In an effort to help homeless people in Miami escape from street life and achieve success, Camillus House and Miami Dade College have formed a kitchen chef training program at Camillus House.
The training program began in January 2018, and by June of that year, three classes had completed their training. Some continued to work at Marlins Stadium, Marriott Biscayne Bay, Levy’s and Fioli restaurants in Coral Gables.
Until last year, the program graduated in seven departments – a total of about 90 graduates – with an employment rate of more than 70 percent.
Then a pandemic ensued.
Knowing full well that hiring would be harder, Hilda Fernandez, CEO of Camillus House, thought it was important for the program to continue.
“There’s nothing that makes my day better than seeing these students walking around the Camillus House campus with an expression of pride on their faces,” Fernandez explains. “Working in the kitchen requires a lot of discipline, which is great for these clients.”
Lecture through the pandemic required drastic changes in the way the program worked.
The Miami Dade College Catering Institute typically offered training five days a week during the seven-week program, with students spending mornings in the classroom and working in the kitchens in the afternoons.
COVID-19 has changed the way lessons are handled. Now the lessons are offered virtually four days a week with a one-day culinary training session at the Miami Culinary Institute at Wolfson Campus in downtown Miami-Dade.
Despite the changes, students are taught culinary skills that will enable them to find a job. “They learn to boil chicken from chicken, make all the sauces, learn about different cuts of beef and safe handling of food which is very important,” Fernandez explains.
They also learn invaluable lessons that can take them beyond the culinary world.
“We also integrate life skills and employability skills into the training, as they are crucial to success in life and finding future employment,” says Lauren Drosdowech, manager of the hospitality institute.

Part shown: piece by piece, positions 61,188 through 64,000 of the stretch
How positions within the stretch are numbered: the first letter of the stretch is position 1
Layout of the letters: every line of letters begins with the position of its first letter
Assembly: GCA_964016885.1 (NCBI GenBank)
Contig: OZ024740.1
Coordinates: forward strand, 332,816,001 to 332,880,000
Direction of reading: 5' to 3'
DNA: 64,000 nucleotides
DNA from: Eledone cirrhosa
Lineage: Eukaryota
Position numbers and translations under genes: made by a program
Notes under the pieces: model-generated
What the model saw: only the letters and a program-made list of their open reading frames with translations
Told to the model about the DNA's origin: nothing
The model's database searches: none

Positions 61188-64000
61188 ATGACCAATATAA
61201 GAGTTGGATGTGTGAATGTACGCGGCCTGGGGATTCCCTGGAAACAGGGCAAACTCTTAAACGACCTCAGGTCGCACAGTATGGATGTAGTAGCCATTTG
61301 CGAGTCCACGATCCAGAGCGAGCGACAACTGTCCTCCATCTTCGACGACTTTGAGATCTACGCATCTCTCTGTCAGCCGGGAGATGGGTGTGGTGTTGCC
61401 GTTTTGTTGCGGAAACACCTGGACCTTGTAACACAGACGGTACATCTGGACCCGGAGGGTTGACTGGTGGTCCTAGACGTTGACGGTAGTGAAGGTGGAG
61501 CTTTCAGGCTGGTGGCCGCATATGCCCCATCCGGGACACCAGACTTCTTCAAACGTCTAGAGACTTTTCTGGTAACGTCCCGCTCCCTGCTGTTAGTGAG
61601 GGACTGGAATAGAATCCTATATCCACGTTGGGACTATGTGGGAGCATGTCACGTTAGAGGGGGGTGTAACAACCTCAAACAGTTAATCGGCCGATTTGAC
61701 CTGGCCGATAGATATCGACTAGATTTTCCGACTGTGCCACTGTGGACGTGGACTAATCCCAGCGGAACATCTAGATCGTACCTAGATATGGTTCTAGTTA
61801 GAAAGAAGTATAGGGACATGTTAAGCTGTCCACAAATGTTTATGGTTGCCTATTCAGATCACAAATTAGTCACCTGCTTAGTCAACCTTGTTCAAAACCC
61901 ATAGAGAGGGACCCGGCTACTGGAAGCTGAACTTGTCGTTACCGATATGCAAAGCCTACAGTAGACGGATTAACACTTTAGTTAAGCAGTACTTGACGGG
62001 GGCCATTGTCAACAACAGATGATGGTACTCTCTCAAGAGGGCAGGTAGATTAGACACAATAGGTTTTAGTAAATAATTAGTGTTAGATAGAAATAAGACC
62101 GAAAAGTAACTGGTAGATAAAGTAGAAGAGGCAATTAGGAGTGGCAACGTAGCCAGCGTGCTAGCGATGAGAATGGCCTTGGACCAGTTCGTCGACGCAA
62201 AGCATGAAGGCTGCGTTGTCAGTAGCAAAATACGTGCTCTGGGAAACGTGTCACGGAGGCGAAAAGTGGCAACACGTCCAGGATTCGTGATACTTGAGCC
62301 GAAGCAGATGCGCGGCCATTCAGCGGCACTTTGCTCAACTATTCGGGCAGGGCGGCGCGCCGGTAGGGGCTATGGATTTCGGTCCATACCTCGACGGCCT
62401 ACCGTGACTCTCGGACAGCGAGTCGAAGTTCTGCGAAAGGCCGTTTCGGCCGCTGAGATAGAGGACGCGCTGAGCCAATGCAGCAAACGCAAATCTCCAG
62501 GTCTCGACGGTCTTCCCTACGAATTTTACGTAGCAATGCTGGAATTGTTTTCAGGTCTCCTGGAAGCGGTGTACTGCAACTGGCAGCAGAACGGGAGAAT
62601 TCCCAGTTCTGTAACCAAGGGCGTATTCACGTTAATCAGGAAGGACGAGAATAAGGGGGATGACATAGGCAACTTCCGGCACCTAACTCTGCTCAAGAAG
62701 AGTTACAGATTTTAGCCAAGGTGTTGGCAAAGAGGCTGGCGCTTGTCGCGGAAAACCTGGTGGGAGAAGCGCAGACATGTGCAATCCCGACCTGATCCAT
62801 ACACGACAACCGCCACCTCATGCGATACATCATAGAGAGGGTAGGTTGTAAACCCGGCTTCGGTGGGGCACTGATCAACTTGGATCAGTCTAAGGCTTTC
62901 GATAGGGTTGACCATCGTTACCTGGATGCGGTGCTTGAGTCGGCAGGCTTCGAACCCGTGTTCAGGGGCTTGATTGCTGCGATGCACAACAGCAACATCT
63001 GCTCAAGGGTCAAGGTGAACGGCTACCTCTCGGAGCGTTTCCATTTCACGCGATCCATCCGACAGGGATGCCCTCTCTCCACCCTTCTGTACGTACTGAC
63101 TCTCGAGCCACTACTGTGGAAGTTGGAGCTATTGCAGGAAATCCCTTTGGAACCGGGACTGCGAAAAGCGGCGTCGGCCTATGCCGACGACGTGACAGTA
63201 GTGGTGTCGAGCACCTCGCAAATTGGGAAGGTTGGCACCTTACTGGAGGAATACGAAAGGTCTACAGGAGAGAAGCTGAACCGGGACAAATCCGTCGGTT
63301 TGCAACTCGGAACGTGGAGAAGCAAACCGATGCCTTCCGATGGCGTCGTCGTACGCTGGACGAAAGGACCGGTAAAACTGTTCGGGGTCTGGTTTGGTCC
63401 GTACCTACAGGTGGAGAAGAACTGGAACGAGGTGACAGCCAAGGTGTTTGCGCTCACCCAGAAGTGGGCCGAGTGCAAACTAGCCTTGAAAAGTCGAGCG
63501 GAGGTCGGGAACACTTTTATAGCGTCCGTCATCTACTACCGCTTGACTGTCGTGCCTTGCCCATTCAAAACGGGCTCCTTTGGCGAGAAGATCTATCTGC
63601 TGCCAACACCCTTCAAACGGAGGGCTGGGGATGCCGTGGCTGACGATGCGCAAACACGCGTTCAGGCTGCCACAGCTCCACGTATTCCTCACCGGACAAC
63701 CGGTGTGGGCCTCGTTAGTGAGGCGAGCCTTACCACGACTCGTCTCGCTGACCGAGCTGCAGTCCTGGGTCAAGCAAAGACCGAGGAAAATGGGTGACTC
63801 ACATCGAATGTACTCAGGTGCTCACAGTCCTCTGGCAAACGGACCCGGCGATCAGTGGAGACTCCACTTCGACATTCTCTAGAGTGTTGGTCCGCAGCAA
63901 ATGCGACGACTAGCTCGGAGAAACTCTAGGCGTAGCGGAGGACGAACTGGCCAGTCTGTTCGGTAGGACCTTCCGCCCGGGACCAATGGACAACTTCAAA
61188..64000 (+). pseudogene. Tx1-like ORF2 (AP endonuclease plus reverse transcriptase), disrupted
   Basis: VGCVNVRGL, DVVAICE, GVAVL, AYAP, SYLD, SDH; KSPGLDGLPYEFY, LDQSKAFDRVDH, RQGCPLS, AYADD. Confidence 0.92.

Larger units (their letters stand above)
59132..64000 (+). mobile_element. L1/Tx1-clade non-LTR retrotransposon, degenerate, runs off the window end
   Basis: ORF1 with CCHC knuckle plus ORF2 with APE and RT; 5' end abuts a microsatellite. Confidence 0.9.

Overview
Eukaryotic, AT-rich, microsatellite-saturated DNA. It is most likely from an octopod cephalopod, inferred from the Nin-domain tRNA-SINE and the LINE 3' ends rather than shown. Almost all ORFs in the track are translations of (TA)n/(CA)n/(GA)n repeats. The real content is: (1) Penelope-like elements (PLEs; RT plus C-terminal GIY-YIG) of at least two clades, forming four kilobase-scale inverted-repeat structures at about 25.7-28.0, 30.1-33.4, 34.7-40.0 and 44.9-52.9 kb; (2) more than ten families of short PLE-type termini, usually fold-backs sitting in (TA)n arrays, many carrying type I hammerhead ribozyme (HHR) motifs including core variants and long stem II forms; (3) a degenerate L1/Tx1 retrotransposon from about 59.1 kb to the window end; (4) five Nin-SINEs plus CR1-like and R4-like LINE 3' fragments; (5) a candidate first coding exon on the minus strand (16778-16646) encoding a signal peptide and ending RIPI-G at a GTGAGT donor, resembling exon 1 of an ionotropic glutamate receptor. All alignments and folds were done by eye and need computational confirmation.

The program was a positive experience for recent graduate Ryan Walsh.
“Practicality at the Miami Culinary Institute was the highlight of each week. The facility was at the top of the line, it was an amazing experience, “he says.
Because the restaurant industry is such a competitive market, it offers endless employment opportunities, but without training or a stable job history, it is difficult for newcomers to get a chance to prove their worth. The Camillus program gives attendees a leg up in a competitive marketplace.
“The college certificate and the food safety certificate they get from Miami Dade College puts them in a better position to hire,” Fernandez says.
If we stop a little longer, graduates are offered the opportunity to apply their certificate to the Miami Dade College Associate Diploma. “We help any student who wants to continue their education by enrolling in academic programs,” says Shelly Fano, chairwoman of the faculty’s hospitality program.
The graduation ceremony for the fall class in 2020 was held almost at the end of October. Although there were no personal hugs or high fives, the instructors and staff of the catering institute shone with pride during the ceremonies. Although futures are uncertain, there is a sense of accomplishment.
“This was a great partnership with Miami Dade College – they were amazing,” says Fernandez.
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